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Home • Anthostoma avocetta NRRL 3190 v1.0
Anthostoma avocetta
Anthostoma Nitschke. (A) Perithecia of Anthostoma decipiens immersed in bark of a tree from Slovenia (photo credit: Amadej Trnkoczy from the Mushroom Observer, http://mushroomobserver.org) and (B) Asci of Anthostoma saprophilum bearing eight brown ascospores. Red arrowheads identify ascus tips that have turned blue when mounted in a reagent containing iodine (photo credit: Bjorn Wergen, (https://www.sites.google.com/site/funghiparadise).

The whole genome and transcriptome of the ascomycete Anthostoma avocetta (Pezizomycotina, Sordariomycetes) were generated within the framework of the 1000 Fungal Genomes community sequencing project to represent a member of the family Diatrypaceae (Order Xylariales, http://www.mycobank.org).  Anthostoma avocetta is best known for production of the bicyclic sesquiterpene antibiotic heptelidic acid, which is also known as koningic acid and avocettin (Cordell 1976).  Avocettin is also produced by several other ascomycetes, including Trichoderma virens, T. viride and Chaetomium globosum.  This 15-carbon terpenoid possesses diverse pharmacologic activity.  It is a potent inhibitor of glyceraldehyde 3-phosphate dehydrogenase, mammalian DNA polymerases and apoptosis.  In addition, it is an antimalarial, and it selectively kills cancer cells that possess high glycolytic activity.  Anthostoma species reproduce sexually by producing clusters of perithecia that are immersed in a black stroma typically on bark of various trees (Fig. A).  Cylindrical asci that are produced in perithecia contain a single row of eight brown ascospores (Fig. B).  Some species such as Anthostoma decipiens, the etiologic agent of Carpinus betulus (European or common hornbeam) decline in northern Italy, are important tree pathogens (Rocchi et al., 2010).  The availability of the whole genome of Anthostoma avocetta will greatly facilitate cataloguing the full metabolic potential of this fungus.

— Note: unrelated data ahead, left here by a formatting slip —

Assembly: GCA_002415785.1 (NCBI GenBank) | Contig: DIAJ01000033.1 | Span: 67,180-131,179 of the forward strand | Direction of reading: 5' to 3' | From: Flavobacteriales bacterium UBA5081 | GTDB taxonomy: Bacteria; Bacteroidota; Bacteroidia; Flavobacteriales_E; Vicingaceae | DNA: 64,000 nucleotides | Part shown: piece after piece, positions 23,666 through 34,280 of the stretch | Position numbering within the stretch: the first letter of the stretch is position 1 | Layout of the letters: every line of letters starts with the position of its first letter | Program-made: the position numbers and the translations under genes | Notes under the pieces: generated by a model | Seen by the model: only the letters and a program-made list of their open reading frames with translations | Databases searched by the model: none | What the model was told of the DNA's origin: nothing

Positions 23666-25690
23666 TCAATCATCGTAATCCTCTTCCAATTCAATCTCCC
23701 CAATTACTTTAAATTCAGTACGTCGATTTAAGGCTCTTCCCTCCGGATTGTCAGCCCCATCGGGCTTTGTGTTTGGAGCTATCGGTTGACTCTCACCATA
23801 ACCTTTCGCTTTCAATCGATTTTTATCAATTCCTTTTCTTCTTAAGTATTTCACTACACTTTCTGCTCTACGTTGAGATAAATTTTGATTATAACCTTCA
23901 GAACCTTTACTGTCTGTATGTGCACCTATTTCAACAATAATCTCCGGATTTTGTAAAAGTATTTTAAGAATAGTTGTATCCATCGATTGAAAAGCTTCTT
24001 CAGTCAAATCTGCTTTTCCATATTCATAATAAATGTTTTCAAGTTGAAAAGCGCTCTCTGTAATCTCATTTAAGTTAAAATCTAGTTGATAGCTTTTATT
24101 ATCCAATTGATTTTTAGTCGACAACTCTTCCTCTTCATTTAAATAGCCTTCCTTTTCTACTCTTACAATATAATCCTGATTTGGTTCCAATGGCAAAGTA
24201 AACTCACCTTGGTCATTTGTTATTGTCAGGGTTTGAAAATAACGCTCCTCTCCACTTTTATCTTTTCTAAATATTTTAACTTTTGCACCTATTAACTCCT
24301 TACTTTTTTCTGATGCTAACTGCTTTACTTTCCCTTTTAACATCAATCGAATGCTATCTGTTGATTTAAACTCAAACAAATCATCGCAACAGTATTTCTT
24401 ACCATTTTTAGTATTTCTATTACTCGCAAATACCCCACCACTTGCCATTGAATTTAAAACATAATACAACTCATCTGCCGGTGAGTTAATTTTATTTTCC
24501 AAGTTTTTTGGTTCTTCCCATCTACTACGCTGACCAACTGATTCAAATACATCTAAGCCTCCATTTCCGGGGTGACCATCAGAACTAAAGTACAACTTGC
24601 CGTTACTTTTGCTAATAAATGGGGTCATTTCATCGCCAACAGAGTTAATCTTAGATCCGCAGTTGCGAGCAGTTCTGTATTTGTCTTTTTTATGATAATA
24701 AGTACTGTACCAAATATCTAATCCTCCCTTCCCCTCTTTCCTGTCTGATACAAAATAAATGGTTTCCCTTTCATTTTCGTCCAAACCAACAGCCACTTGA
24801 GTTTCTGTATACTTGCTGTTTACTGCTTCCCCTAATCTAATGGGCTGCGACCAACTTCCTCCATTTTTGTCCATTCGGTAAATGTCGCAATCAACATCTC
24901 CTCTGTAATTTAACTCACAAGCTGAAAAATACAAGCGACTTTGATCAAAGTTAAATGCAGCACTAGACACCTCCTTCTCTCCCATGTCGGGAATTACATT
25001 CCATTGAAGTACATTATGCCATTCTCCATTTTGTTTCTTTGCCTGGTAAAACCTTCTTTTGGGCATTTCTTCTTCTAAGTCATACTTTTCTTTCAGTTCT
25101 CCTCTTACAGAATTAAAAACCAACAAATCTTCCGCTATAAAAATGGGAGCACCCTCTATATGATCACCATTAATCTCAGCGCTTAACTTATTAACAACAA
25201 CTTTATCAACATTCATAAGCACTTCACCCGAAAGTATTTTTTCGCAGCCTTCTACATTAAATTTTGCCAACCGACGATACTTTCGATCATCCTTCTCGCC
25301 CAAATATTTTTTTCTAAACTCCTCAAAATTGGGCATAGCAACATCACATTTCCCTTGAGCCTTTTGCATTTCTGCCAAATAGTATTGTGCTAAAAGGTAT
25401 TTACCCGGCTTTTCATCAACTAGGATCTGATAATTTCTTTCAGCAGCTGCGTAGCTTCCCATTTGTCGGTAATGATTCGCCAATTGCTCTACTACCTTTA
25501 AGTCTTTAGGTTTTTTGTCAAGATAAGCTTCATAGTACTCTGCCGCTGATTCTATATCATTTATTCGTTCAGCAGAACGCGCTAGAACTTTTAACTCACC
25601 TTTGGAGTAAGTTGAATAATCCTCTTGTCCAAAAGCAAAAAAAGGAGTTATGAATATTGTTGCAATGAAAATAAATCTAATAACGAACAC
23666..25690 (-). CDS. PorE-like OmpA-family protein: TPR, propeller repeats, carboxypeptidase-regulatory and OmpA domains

References

Cordell, G.A., 1976. Biosynthesis of sesquiterpenes. Chem. Rev. 76, 425-460.

Rocchi, F., et al., 2010. Studies on Anthostoma decipiens involved in Carpinus betulus decline. J. Plant Pathol. 92, 637-644.